It is difficult to summarize this part of the book, and difficult to explain to you the fascinated horror with which I read it. Along with Ransom, we are given a glimpse into what, perhaps, it might have been like at the dawn of our own world. I remember the awe in which I read this the first time around, and I can say my appreciation for it has only grown. I, too, am “older” now, and the face of evil portrayed here is very more familiar to me than it was when I first read it.

The Un-Man, the demonic vessel, is a horrific creature. But this is no two-dimensional devil. The sheer banality, stupidity and yet cunning of evil is portrayed with skill. The unrelenting nature of the temptation is familiar to us who live here under Enemy siege, as it were. All through the day he cajoles, flatters, and urges the Queen to consider the value of going against Maledil’s will. And through the night, when the Lady is sleeping and Ransom tries to guard her, he torments Ransom by repeating over and over again, “Ransom” and when Ransom replies, “What?”, the reply is, “Nothing.” It nearly drives Ransom mad, until he steels himself by the thought that he would rather hear his own name over and over than that one word, “nothing”.

As the days pass Ransom tries to interject into the Un-man’s discourses with the Lady, but he is easily dismissed. And so the dawning realization comes to him that the only way to be rid of the Un-man is to kill him in a fight, however reluctant he is to engage the creature in combat. He is given the choice: to obey or not.

It is clear that Ransom is a Christ-figure in this book. For, as Maleldil Himself says to him, “My name is also Ransom.” And so, once he understands what is to be done and the risk to himself,  Ransom has his own night of struggling with the task before him; the cup waiting to be taken. And then he endures the physical struggle against the creature, the pain and the difficulty of besting one who means to kill you.

I won’t tell you the ending, I urge you to read it for yourself. I can’t imagine you’d be sorry. This book is a beautiful, haunting reflection on temptation, evil, and sacrifice.

Coming next month: That Hideous Strength, book three in the Space Trilogy.

Have you read this book? Tell me your thoughts, I would love to hear them!

The Staffordshire Hoard

On July 5, 2009, Terry Herbert was sweeping his metal detector over the field belonging to farmer Fred Johnson in central England, located just off the ancient Roman road known today as Watling Street. His detector beeped in one corner of the field, and he started to dig. I imagine he had done this exercise countless times before. I can only put myself in his shoes, but likely every time he began to dig it was with tempered optimism. However, this time, his shovel began to unearth something extraordinary – small pieces of gold, twisted and broken, clearly Anglo-Saxon in origin.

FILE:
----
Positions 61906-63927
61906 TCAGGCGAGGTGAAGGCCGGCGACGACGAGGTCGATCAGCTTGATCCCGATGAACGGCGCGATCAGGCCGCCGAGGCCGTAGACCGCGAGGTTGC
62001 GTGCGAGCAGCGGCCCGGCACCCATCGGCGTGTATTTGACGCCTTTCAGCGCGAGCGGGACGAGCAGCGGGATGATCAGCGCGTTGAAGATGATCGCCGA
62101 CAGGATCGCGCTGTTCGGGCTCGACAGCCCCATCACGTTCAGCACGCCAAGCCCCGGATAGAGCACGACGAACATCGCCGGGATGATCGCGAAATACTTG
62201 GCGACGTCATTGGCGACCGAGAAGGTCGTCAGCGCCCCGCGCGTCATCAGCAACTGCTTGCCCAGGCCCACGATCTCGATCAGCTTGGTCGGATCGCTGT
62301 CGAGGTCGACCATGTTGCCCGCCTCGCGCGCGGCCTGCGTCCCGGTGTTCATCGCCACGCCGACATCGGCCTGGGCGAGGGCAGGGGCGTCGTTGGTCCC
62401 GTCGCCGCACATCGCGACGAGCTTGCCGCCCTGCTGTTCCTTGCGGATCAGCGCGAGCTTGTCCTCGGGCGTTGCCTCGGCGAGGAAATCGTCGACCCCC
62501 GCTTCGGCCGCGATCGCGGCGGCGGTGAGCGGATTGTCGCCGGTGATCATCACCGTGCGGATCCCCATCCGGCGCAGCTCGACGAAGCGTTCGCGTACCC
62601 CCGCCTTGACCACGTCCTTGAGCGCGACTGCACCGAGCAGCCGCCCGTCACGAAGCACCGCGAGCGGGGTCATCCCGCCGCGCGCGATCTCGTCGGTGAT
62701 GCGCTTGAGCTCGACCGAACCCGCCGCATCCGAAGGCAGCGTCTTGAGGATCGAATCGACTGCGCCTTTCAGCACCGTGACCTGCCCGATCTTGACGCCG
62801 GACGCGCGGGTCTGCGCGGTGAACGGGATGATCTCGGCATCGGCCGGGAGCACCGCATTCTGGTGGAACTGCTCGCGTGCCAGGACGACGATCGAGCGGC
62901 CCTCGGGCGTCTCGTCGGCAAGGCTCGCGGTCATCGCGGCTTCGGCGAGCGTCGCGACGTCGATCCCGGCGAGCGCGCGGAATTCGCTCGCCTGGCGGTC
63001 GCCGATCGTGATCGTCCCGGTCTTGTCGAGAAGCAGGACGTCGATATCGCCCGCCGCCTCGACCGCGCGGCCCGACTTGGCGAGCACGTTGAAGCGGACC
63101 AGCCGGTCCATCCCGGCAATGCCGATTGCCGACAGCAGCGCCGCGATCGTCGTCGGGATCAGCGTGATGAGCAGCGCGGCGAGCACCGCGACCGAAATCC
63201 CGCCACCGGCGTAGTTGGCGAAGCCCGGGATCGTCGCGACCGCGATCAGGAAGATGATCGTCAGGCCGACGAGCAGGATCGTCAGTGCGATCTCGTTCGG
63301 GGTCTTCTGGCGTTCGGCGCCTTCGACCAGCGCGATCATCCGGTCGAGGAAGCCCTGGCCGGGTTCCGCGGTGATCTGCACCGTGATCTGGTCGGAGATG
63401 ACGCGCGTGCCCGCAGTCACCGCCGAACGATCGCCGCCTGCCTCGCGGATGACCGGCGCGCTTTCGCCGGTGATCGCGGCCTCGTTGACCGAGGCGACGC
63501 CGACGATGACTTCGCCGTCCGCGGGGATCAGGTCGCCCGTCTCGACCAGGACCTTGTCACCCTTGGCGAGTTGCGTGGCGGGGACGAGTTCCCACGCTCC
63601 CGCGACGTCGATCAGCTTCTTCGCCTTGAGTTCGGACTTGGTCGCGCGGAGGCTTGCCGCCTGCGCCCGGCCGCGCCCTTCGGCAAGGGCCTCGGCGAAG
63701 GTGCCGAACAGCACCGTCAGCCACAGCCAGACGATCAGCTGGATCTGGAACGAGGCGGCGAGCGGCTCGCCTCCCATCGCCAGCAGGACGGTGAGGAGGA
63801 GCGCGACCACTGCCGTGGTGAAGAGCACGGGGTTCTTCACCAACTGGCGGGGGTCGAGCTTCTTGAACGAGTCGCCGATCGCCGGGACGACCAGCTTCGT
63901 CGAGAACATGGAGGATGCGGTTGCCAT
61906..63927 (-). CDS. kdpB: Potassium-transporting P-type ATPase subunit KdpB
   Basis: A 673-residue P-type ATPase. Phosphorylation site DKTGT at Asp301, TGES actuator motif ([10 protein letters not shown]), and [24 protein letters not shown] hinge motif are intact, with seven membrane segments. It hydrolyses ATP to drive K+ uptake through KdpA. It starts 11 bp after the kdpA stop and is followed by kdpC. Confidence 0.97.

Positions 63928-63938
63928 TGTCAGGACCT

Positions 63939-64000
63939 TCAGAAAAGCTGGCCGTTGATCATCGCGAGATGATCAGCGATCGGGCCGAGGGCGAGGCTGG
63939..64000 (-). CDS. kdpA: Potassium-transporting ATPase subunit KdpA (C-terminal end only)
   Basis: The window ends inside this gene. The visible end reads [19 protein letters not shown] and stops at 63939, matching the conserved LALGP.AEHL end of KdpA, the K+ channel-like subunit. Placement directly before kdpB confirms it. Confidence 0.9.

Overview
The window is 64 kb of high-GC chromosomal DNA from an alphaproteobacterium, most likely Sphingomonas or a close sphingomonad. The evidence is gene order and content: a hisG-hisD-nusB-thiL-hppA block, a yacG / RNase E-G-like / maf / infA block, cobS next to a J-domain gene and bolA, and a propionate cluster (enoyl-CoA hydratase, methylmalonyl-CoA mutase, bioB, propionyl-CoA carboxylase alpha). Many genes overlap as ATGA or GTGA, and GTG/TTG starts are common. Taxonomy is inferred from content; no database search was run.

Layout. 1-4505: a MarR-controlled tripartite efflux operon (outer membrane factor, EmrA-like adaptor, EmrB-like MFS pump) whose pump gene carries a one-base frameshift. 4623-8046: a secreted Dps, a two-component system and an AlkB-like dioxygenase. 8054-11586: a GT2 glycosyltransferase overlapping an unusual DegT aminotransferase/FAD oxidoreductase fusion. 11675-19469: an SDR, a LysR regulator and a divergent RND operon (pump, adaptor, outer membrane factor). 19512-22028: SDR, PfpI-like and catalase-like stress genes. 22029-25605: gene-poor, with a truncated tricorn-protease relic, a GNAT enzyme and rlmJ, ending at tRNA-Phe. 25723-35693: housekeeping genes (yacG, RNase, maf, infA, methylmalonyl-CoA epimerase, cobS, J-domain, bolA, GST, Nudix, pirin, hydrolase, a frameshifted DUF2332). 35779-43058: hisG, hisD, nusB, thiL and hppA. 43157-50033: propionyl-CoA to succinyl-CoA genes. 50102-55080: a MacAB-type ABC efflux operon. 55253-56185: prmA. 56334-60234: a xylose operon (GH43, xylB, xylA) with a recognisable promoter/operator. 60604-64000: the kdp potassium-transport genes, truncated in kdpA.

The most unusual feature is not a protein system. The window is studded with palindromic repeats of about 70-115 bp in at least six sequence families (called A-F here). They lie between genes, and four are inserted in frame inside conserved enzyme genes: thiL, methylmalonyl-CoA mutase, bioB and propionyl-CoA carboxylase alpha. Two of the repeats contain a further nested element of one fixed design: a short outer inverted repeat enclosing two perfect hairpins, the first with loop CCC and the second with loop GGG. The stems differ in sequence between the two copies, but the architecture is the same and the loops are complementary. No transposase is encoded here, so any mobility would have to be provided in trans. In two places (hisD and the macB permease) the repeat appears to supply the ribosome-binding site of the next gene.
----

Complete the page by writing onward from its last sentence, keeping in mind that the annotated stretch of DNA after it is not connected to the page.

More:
Terry Herbert had just found the Staffordshire Hoard, the largest amount of Ango-Saxon artifacts ever discovered. It consisted of some 3,500 pieces which came from hundreds of different objects. It quickly became apparent the objects were all military in nature – sword hilts, scabbard pendants, a cheek piece from a helmet, etc. Only three objects were non-military, and they were religious in nature, including a twisted golden cross.

I was deep into the writing of The Traveller’s Path in July of 2009, immersed into the world of 7th century Britain, so you can be sure this news item made me sit up and pay attention. Very quickly pictures began to circulate of the objects, revealing some extraordinary pieces.

Even a quick glance at the objects found will help you to understand just how skilled the Anglo-Saxon metalsmiths were. I mean, just look at these:

Cheek piece from a helmet

Cheek piece from a helmet – not cleaned up yet. It’s made of gold


Piece from a sword hilt. This is pretty much what it looked like when it came out of the ground – see the dirt on it? Note also the reflective nature of the garnet inlay – achieved by the waffle-like texture of the gold underneath it.


Detail from a seahorse or horse figure. The whole thing is 1.6″ high.

Part of a sword scabbard

Part of a sword scabbard

You look at these things and you can’t help but revise your opinion of the “Dark” ages, right? Not so backward and uncultured as you might think?

Various theories abound as to how this buried treasure ended up in this place. It’s location provides a clue – it is slightly west of Tamworth, the ancient seat of the Mercian kings, and just off the ancient Roman road. At that time objects such as these would have been booty from a battle, stripped from the enemy and taken to be melted down and re-used for your own battle swag. Perhaps this was stolen treasure of one of the Mercian thegns or aethlings who lived in Tamworth, perhaps even the king’s own hoard? Maybe it belonged to Penda of Mercia, the most powerful king Mercia ever had, the staunch rival of Oswy of Bernicia. As to why it was hidden in the ground, well, maybe the warrior who took it was being pursued, and he stopped to bury it there, intending to come back for it later. Alternatively, it could have been a ritual burial, an offering to the gods.